Tokyo Institute of Technology Develops Artificial Bone from Fish Scales

Tokyo Institute of Technology Develops Artificial Bone from Fish Scales 2

More and more lines of research that open to the idea of developing “parts” for our bodies and, for example, to repair our bodies to disease or accidents. Some years ago, scientists working with glue to repair broken bones and even working on developing artificial bones, for example, 3D printers or from collagen from pigs. Indeed, the Tokyo Institute of Technology is also working on developing artificial bone material but instead of using the collagen from the skin of the pig are used as the basis of some fish scales .

Until now, developing bone collagen from artificial from the skin of pigs required, on average, about six months of work to develop bone and also involved some risk to the patient resulting from possible diseases that could come from the animal source of material. However, the alternative developed by Junzo Tanaka Toshiyuki Ikoma and allows developing artificial bones in half the time and also no risk of infection for the recipient patient.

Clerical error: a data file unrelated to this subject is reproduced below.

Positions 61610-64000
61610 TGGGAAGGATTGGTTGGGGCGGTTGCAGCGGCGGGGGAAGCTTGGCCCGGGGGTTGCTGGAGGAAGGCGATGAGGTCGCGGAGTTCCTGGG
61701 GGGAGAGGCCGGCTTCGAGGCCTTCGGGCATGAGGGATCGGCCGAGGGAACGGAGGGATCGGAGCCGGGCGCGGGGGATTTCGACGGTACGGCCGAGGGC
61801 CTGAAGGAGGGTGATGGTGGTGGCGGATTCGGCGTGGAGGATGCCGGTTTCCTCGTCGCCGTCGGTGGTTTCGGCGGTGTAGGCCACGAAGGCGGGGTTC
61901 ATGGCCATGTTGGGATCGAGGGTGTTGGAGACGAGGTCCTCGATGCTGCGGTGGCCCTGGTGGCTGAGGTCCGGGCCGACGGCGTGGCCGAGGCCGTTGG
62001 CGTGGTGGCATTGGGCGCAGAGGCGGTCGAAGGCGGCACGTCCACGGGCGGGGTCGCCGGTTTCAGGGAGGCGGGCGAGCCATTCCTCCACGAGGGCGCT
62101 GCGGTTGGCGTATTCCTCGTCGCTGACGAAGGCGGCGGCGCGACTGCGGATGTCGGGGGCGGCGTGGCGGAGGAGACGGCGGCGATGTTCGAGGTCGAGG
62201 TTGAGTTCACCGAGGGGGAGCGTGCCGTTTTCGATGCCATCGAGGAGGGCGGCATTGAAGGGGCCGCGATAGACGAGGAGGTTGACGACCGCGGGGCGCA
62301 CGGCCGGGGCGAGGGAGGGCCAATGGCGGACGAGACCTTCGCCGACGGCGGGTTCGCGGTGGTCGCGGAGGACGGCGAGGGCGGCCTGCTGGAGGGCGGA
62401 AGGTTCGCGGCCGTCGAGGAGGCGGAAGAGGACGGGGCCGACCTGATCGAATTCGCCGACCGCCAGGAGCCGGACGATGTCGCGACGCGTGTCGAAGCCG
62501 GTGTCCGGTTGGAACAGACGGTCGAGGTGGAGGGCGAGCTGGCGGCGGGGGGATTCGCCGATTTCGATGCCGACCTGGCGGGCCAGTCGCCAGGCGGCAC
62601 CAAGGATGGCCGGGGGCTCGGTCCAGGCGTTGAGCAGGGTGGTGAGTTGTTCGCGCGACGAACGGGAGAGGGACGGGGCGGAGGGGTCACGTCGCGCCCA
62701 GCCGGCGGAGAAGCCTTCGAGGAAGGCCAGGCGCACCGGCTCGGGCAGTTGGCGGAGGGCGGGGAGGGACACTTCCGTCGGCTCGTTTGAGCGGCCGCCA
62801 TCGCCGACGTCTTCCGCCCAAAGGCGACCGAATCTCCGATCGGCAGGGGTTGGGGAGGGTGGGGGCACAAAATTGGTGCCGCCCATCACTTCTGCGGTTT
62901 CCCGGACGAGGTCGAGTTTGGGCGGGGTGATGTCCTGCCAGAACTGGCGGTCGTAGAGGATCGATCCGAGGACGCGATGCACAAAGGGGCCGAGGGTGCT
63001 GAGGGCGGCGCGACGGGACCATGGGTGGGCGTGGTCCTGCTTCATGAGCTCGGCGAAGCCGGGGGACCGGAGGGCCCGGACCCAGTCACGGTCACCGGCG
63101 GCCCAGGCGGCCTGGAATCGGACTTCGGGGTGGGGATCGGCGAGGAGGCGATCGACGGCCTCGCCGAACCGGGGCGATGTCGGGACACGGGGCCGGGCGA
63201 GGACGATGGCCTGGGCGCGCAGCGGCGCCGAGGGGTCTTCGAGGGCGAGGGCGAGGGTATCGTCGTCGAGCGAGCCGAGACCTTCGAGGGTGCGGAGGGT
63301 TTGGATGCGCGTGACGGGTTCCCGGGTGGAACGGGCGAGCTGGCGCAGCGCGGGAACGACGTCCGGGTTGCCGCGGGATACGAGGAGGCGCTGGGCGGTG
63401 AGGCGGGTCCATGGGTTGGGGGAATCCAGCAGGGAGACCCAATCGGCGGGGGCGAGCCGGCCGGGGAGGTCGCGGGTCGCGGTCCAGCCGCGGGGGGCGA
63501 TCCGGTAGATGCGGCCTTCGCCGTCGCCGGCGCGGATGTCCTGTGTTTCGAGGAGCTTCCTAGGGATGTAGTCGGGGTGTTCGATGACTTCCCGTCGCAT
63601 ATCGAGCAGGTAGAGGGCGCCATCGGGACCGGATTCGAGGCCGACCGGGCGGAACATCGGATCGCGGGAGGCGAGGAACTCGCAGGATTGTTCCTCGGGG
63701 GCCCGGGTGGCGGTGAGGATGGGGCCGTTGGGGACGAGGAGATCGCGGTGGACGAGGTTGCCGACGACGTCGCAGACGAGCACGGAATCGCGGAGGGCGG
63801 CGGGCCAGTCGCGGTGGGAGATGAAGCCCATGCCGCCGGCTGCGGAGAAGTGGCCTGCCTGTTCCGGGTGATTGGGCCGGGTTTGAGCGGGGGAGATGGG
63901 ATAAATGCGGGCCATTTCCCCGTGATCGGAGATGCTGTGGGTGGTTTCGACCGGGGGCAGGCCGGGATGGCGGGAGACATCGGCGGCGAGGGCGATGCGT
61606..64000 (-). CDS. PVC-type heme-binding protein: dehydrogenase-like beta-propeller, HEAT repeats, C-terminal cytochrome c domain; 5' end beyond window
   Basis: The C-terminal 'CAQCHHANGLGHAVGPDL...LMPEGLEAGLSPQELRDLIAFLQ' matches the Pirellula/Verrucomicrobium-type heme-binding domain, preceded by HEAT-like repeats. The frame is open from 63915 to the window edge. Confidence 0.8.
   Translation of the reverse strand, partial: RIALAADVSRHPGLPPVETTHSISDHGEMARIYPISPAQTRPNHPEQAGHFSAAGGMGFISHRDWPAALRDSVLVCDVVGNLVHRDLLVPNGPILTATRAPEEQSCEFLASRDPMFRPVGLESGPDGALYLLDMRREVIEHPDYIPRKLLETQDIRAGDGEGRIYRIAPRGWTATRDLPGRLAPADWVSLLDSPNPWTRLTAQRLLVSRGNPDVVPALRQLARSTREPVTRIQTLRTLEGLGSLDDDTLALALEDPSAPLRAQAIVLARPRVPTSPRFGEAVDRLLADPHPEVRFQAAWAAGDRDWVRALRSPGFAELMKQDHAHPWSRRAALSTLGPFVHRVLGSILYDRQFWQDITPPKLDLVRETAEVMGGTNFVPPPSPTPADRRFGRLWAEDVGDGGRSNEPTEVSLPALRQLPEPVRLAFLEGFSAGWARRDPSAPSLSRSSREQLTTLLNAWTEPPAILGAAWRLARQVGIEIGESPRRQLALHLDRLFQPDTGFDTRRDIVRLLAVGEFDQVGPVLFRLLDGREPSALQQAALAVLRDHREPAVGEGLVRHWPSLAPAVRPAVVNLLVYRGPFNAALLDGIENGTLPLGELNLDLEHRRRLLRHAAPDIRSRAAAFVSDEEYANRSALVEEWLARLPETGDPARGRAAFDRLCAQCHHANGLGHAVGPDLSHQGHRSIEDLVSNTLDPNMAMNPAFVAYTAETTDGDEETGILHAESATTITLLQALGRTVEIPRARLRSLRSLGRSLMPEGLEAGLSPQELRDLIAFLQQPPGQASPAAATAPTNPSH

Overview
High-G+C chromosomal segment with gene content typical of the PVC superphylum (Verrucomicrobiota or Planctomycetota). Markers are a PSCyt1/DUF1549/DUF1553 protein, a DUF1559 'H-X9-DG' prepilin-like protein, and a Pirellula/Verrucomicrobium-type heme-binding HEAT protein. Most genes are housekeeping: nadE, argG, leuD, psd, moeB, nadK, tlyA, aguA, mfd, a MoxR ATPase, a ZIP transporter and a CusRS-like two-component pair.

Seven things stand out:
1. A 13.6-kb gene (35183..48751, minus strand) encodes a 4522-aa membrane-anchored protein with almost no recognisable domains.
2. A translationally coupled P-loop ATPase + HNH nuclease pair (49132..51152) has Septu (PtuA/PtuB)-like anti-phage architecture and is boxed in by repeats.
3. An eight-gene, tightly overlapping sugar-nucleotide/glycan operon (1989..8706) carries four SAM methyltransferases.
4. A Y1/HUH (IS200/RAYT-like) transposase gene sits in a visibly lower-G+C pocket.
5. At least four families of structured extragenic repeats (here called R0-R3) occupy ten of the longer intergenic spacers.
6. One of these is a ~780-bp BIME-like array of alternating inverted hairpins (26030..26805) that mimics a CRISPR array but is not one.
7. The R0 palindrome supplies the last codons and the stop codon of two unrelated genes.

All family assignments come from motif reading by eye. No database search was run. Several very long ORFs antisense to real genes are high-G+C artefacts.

This artificial bone collagen from a base flakes from a variety of fish known as tilapia (which have little or no fat flakes being a fish living in warm water and are therefore pure collagen) combined with the apatite materials result in a much stronger and resistant, it is also much better assimilated by the human body to repair injuries and fractures.

Our goal is to use this material to treat bone tumors in older people because they have much more problems in the regeneration of bone. Collagen from fish is a material that has great potential to become a key to developing therapies to regenerate bone and artificial bone

In fact, it appears that collagen from fish as well as use in the field of cosmetics and in the development of these artificial bones, it appears that it could be used in other areas such as ocular surgery. According to them the Tokyo Institute of Technology, the collagen fibers of the fish have similarities with the human corneal stroma and therefore the regeneration of the cornea could be a line of research addressed in the future.

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